Revisiting BITs in the wake of Covid-19
The tension between the state’s regulatory sovereignty and investor’s interest has recently mandated many states to repudiate or review their existing Bilateral Investment Treaties (BITs). This tension has aggravated with states introducing regulatory measures to curb the spread of Covid-19 and acclimate the unprecedented economic surf amidst global pandemic situation. Though the rationale behind such measures is manifest and incontrovertible, often the BIT mechanism counted on by arbitral tribunals in case of Investor-State-Dispute-Settlement (ISDS) falls short to accommodate such unprecedented epidemic sovereignty. Amidst the global risk of ISDS claims, it is incumbent to shed light on Bangladesh’s BIT structure and its feasibility to confront ISDS claims in the backdrop of Covid-19 regulatory space.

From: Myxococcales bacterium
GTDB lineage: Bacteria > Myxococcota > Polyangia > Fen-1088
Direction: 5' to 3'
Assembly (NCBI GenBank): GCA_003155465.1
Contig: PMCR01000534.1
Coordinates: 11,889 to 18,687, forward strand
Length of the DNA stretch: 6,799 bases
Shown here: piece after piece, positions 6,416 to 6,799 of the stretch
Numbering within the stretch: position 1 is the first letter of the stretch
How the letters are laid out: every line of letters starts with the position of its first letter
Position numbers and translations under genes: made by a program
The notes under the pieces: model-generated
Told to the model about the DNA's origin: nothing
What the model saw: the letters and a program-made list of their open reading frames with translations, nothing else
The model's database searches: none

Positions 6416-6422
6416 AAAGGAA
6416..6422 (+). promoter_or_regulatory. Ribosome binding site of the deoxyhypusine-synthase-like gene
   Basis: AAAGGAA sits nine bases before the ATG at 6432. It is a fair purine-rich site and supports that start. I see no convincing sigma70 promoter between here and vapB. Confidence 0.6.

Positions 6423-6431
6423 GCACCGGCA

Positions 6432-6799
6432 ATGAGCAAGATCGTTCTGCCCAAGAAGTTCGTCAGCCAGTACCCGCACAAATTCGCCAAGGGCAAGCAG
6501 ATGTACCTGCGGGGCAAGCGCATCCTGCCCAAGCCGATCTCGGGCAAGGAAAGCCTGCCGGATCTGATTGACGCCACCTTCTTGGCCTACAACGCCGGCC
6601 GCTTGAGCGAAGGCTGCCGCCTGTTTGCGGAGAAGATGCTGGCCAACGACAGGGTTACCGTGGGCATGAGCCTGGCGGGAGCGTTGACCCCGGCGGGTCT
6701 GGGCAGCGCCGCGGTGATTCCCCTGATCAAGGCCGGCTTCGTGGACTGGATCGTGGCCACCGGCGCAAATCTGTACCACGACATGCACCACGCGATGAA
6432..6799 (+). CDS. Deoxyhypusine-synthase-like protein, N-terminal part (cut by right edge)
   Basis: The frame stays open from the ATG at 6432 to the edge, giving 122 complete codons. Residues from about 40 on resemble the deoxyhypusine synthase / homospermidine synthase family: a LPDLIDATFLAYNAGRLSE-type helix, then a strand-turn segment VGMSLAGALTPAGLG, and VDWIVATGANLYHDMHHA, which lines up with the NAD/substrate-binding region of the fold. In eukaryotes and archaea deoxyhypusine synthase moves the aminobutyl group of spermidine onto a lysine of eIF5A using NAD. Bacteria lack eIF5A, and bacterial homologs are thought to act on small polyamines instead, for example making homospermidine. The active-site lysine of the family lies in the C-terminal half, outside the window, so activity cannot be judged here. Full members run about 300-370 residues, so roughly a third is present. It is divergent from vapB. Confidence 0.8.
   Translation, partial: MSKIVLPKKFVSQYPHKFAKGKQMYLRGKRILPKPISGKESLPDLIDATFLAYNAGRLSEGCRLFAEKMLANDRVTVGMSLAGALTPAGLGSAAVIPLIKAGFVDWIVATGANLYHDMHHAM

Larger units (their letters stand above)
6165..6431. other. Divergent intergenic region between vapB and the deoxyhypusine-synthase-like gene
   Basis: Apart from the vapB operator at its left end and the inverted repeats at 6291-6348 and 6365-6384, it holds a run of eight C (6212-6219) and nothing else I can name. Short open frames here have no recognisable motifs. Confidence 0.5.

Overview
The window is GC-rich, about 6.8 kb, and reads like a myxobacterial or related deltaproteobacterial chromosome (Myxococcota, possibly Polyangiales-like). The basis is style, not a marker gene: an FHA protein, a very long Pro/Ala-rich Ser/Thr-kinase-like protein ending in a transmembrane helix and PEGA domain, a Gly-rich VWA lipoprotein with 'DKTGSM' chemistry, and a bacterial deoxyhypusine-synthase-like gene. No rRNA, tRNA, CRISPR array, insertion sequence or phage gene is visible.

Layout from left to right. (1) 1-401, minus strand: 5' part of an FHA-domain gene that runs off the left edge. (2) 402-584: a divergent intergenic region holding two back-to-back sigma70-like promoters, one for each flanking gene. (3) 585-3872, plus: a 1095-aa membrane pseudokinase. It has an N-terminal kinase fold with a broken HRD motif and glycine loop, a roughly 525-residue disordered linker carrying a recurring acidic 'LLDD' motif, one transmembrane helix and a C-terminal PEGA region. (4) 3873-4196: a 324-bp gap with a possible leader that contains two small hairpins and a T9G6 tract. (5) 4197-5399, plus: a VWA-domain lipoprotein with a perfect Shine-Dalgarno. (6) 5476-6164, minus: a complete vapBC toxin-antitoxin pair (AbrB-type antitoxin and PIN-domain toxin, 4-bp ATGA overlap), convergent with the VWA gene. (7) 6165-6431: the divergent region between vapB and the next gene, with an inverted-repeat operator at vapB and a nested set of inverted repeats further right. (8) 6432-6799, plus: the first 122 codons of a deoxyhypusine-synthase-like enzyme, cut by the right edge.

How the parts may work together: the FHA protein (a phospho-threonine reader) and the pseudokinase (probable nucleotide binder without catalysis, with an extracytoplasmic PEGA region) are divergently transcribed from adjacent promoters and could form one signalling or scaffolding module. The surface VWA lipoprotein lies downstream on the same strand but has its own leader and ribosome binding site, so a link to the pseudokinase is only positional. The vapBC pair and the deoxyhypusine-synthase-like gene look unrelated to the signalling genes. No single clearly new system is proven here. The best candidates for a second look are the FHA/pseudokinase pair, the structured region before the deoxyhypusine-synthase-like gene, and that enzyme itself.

As the global health crisis unfolds, many states are taking measures to neutralise the sudden intimidation of public health and economy. For example, Spain passed a decree empowering the Minister of Health to temporarily occupy privately owned establishments and Canada passed Emergency Response Act allowing the government to directly produce and sell patented medicines and India has restricted export of 26 pharmaceutical ingredients through a gazette notification. Depending on the far-reaching effect of these regulatory choices, foreign investors may claim an alleged breach of treaty obligation which has resulted in a global debate among international investment lawyers as to whether states will be able to defend themselves in claims arising out of Covid-19 related regulatory measure. Such debates cannot be overlooked in the backdrop of ISDS outcomes during the previous political, regional and economic crisis. For example, in 2001, Argentina had to face almost 50 ISDS claims against emergency measures to tackle the almost total economic breakdown of which many final awards were decreed against Argentina amounting to more than US$ 2.0 billion. Amidst unprecedented internal unrest, Egypt suspended the sale of gas to a Spanish plant prioritising supply to the domestic market and investors were awarded more than US$ 2.0 billion in Union Fenosa v Egypt (2014). In contrast, the arbitral tribunal dismissed investor’s claim in Alexandros Bakatselos v Cyprus (2018) allowing the legitimate exercise of Cyprus’s regulatory power against Greek’s debt crisis. Also in Eli Lilly v. Canada (2017), the tribunal dismissed investor’s claim against Canada for invalidating two of its drug patents. The defence of ‘necessity’ as used by Egypt in the case mentioned was rejected on the threshold of not being the ‘only way’ whereas the tribunal accepted Cyprus’s defence of using ‘police power doctrine’ to protect public welfare which was rather rejected in SD Myers v. Canada (2004) as being second guess political and policy decision. Such a lack of uniformity in tribunal’s decision and interpretation makes the states sceptic devise a regulatory substructure during a crisis to avoid investors claim.